By Beatrice E. Rangel
A great finale for the hurricane season has been the democratic storm abating the hemisphere.
Recent events south of the Rio Grande seem to attest to the awakening of a citizenship logic among the inhabitants of Iberian America. In Brazil 10,000 citizens took to the streets to protest after VEJA, the widely read current events magazine, published a report about corruption inside Petrobras.
The report included pictures of documents directly implicating former President Ignacio “Lula” da Silva and current president Dilma Rousseff. Planalto, the presidential palace, responded pronouncing a thorough investigation of the case. Protesters set a term for results and threatened with promoting impeachment should the government fail to comply.
In Buenos Aires, a network of aspiring democratic leaders expressed their discontent with preparations for upcoming gubernatorial and presidential elections.
In Mexico, parents of 43 missing students met with President Pena Nieto to let him know that they will not give up their protest and their nationwide vigil until the government solves the disappearance of their children.
In these countries, the public is not only following but clearly sympathizing with the protests and their leaders.
Leadership for these movements breaks the century-old Latin pattern whereby unfairness, mistreatment and abuse trigger public discontent; a leader then emerges to represent protesters; then the leader is co-opted by the misdeed perpetrators or by authorities that fear the unveiling of the truth will suddenly end their mandate.
To be sure, all three movements seem to have a collective leadership that aims at attaining a simple and direct goal and that has no intention to suspend action until such goal is achieved. For the first time in Ibero America, these movements seem to give more weight to long term progress than meeting short term targets.
And to add to our amazement, there is not a “move-over-to make-limelight-space-for-me” syndrome among the movements. Indeed the leadership is collective and end-oriented rather than fame seeking. I believe such progress lies in the fact that Latin American citizens are coming of age.
This process resembles that giving rise to a good wine. Grapes are crushed. Lay citizens in Latin America are routinely crushed by authority abuse; economic exploitation and social, ethnic or gender inequalities. Then comes fermentation. After decades or even centuries of suffering, civic movements form to demand what most constitutions indicate are their rights.
These movements have been routinely co-opted from the outside or corrupted from within. As a result, most civic movements see their leaders become part of the status quo or disappear from this world -- very similar to wine racking.
Then comes the ageing process where the fermented mix is placed in oak barrels. Lay citizens in Latin America lived for too long a time under conditions of darkness concerning vital information about how, why, and in favor of whom their authorities acted. But today, also like every good wine that absorbs in the barrel flavor, citizens in Ibero America have absorbed the information that constantly surrounds and informs them through printed and electronic media. They thus know far too much about what is really happening in their communities.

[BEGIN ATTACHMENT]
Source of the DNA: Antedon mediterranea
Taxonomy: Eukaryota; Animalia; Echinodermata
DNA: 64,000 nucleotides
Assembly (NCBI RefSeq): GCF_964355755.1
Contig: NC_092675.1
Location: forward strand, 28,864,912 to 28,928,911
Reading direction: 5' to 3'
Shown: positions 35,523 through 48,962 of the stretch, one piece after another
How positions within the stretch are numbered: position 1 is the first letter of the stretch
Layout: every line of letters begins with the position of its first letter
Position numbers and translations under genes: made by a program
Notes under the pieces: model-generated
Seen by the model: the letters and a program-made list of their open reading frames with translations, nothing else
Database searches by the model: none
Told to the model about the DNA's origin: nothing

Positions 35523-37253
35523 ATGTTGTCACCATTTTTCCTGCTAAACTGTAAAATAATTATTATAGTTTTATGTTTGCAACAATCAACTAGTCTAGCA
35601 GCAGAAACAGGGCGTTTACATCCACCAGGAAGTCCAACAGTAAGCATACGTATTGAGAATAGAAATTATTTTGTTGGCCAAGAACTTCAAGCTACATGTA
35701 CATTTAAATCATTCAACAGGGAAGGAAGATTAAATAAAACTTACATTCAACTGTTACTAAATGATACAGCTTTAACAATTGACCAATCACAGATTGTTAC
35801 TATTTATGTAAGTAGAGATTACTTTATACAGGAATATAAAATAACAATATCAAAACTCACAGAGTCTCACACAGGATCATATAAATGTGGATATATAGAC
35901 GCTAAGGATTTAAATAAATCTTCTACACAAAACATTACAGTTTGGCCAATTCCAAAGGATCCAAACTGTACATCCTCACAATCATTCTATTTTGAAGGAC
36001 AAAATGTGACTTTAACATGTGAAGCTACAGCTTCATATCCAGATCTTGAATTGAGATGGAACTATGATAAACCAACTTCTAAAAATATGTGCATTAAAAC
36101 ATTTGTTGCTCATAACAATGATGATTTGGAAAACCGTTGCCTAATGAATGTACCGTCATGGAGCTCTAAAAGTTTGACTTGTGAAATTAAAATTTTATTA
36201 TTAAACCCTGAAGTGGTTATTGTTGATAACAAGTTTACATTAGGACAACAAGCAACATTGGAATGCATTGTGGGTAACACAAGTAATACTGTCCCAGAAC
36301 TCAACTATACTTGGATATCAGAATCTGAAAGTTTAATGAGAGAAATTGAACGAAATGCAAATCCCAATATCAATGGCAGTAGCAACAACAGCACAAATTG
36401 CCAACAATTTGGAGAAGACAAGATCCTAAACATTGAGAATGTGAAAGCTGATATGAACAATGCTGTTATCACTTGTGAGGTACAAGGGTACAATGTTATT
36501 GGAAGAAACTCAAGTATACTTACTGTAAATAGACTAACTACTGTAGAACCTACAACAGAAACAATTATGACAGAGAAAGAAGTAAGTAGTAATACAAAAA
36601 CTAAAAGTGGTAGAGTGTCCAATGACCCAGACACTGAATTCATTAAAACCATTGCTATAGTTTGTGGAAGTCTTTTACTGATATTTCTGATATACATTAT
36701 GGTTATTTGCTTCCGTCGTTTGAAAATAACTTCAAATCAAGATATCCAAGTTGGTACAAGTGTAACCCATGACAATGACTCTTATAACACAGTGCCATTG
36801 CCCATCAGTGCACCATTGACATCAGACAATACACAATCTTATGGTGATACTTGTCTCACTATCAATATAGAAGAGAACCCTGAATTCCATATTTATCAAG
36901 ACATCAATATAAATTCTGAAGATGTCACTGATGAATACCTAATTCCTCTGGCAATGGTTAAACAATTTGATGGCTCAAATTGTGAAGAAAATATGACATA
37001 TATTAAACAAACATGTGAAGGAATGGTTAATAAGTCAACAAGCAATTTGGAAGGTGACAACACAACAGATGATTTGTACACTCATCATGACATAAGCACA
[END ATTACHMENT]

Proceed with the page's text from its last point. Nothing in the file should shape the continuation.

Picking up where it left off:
They also know that in order to secure their rights, they need to fight for them. And fighting they are!
Through the travails of these movements, Ibero American observers have now been able to positively test their hypothesis concerning organized crime-penetration of Mexico’s institutional framework; the emergence of a middle class movement in Brazil demanding accountability from its president and the presence of a potential Smartmatic moment in Argentina’s upcoming elections. This development is already triggering interesting policy shifts in the region.
On the northern shore of the Rio Grande, citizens made it quite clear that they are not particularly impressed by their red/blue leadership, as about 70% decided to skip voting. Those that went to the polls decided to give Republicans control over both houses of Congress to do away with excuses for gridlock and prevent their children from enduring another Ted Cruz moment on national TV. They further punished both parties by turning into independents to distinguish between republicans those that are true libertarians and cause-oriented leaders rather than insufferable hot air windbags. All in all the two constituencies are beginning to act as people who see themselves as part of a republic. Time to cheer!! Also by Beatrice Rangel in her Latin America from 35,000 Feet seriesBeatrice Rangel: Across Latin America, The Populist Beat Goes On!!
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Beatrice Rangel is President & CEO of the AMLA Consulting Group, which provides growth and partnership opportunities in US and Hispanic markets. AMLA identifies the best potential partner for businesses which are eager to exploit the growing buying power of the US Hispanic market and for US Corporations seeking to find investment partners in Latin America. Previously, she was Chief of Staff for Venezuela President Carlos Andres Perez as well as Chief Strategist for the Cisneros Group of Companies.
For her work throughout Latin America, Rangel has been honored with the Order of Merit of May from Argentina, the Condor of the Andes Order from Bolivia, the Bernardo O'Higgins Order by Chile, the Order of Boyaca from Colombia, and the National Order of Jose Matías Delgado from El Salvador.
You can follow her on twitter @BEPA2009 or contact her directly at BRangel@amlaconsulting.com.